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Milkvetch, or astragalus, belongs to the family Fabaceae, which is a legume. The genus is the largest genus of any plant, and originates from temperate areas of the northern part of the world. This plant is found in North and South America, Europe, Asia, Northern Australia, and Northern Africa. There are over 400 species in North America and much of the plant does reach most of North America.
The Astragalus plants come in many different varieties, and many (24 species of milkvetch) contain selenium and grow in selenium-rich soils. Two-grooved milkvetch is one species that contains high amounts of selenium and is toxic to horses and livestock. The toxic principles of the selenium in milkvetch give the plant a characteristic odor of garlic, especially when in warm weather. The plant itself has a pattern which branches up into an ascending pattern with green or red-tinted stems. Flowers on the plant are purplish in hue with a hint of pink color as well. The pods are slender and grooved, and in two-toned species the midveins contain two grooves.
Selenium is a necessary trace mineral. It is a powerful antioxidant and is good for the horse’s immune system. It is an ingredient in many horse feeds. However, when consumed in high quantities (as with many vitamins and minerals) it can be damaging to the horse’s health. Horse owners should test the soil of their property for selenium content and check for selenium-containing plants.
Milkvetch poisoning in horses is a result of horses ingesting selenium-containing milkvetch, which makes up over 24 species of this toxic plant.
If your horse consumed this type of Milkvetch, he will be exposed to selenium. Although necessary for a horse’s diet and nutrition, high amounts are toxic to horses. Symptoms include:
Milkvetch has several different types of names which are very important to know, especially if you own horses. Other types of names for milkvetch include:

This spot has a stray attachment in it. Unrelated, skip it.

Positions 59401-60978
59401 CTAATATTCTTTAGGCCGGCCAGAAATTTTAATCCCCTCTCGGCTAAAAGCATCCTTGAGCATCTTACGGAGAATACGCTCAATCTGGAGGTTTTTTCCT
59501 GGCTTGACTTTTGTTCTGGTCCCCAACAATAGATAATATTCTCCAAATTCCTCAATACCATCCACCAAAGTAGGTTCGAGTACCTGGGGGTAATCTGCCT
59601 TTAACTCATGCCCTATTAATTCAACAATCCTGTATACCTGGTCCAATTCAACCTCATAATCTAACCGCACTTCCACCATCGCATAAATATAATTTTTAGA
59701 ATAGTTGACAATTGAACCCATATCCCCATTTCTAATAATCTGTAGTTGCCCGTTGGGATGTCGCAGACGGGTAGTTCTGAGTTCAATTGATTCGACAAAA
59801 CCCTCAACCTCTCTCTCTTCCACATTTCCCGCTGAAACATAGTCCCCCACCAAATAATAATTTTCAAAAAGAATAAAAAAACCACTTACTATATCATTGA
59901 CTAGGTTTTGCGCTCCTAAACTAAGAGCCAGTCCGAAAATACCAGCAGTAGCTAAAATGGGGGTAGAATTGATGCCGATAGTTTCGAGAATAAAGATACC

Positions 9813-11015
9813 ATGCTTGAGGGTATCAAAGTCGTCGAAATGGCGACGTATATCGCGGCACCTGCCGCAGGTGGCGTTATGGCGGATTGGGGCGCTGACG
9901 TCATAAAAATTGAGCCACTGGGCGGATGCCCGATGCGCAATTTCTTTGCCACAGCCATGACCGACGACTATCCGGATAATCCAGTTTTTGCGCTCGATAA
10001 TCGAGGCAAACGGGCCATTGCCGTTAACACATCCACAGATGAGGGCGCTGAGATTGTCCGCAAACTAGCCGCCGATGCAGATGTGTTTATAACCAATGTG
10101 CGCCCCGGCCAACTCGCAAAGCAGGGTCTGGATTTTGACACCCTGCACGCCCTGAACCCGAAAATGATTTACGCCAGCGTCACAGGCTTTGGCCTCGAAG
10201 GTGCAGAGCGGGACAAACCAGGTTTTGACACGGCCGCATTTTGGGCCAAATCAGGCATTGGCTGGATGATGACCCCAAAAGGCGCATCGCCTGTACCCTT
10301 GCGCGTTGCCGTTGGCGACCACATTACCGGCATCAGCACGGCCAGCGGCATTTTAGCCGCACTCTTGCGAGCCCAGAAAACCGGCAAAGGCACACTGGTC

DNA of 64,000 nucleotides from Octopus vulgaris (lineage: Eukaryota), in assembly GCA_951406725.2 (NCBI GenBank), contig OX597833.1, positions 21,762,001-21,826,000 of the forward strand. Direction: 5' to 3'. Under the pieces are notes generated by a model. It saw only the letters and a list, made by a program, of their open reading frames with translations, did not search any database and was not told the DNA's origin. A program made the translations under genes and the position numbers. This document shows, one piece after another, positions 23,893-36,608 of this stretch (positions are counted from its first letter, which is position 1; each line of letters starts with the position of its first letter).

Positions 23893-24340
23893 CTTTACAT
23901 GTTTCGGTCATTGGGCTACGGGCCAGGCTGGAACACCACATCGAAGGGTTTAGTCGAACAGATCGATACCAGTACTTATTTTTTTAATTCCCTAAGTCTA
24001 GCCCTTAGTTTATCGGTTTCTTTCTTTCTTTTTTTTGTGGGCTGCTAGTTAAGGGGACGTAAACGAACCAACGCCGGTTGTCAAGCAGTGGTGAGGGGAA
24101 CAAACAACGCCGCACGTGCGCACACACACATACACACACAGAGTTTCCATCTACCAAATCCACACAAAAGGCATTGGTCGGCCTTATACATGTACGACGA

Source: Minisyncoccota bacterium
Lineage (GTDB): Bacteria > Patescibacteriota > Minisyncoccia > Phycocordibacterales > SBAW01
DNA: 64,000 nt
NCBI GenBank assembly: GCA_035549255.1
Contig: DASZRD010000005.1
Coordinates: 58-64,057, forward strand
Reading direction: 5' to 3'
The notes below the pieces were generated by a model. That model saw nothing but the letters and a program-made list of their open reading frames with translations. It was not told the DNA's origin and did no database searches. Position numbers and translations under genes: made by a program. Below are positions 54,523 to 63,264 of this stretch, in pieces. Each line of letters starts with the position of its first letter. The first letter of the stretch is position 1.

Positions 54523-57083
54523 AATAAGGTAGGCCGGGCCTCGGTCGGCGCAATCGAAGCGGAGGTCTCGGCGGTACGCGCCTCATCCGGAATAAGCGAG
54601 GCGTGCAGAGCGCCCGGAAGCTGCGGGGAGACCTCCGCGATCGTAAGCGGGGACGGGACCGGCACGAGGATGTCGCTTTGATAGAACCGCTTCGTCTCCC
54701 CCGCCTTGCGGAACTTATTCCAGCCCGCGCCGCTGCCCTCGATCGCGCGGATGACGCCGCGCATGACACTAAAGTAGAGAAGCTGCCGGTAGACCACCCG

Milkvetch poisoning in horses can occur from the time of consumption of the plant. Specific causes of milkvetch poisoning in horses include:
If you suspect your horse has Milkvetch poisoning, contact your veterinarian immediately. If you have a sample of the Milkvetch, it will be helpful to bring it with you to show the veterinarian. Your veterinarian will conduct a complete physical examination, which may entail blood work, urinalysis, and biochemistry profile. He will also want more information about any toxic plants where your horse grazes or has contact with.
Your veterinarian may perform several tests to be sent to a laboratory. He may choose to test your horse’s feed to check for any traces of toxic plant matter, your horse’s blood serum content, and perform a tissue test to check for selenium amounts. He may also take a closer look at the hooves of your horse for characteristics of selenium toxicity. If your horse’s hoof contains 5-20 ppm selenium content, this is considered a toxic amount.
Your veterinarian may want to test your horse’s stomach contents, along with his fecal matter to check for plant particles. Your medical professional will more than likely begin treating your horse’s symptoms right away; your veterinarian is knowledgeable in detecting poisonous plant toxicity by looking closely at the clinical signs your horse is showing. Fluid therapy may be started and symptomatic treatment may begin while he is awaiting any lab results.
Unfortunately, there is no antidote or remedy for selenium toxicity. Your veterinarian will only treat his symptoms to the best of his ability. He will give him fluids to help flush out his system and closely monitor your horse.
There are ways to give your horse the treatment he needs for this toxicity over time. Even though there is no immediate “cure” for this poisoning, your medical professional will give you suggestions on things you can do to help your horse recover at home.
Your veterinarian will recommend that your horse is completely kept away from any feed which has any amount of selenium at this time. He will suggest that you feed him a high-protein diet, plenty of fresh water, and continue to watch over him closely for any new symptoms or behaviors, such as unexpected lameness.
It is very important that you remove any Milkvetch from your property. Milkvetch can be removed by you or with the help of a knowledgeable professional who knows each type of toxic plants. If your pasture contains a high amount of Milkvetch and soil that is high in selenium amounts, you may need to relocate your horse to another area for at least temporarily.
Your veterinarian will want to revisit your horse to be sure he is recovering properly. He may perform tests once again and compare the selenium amounts in his system to the prior amounts.
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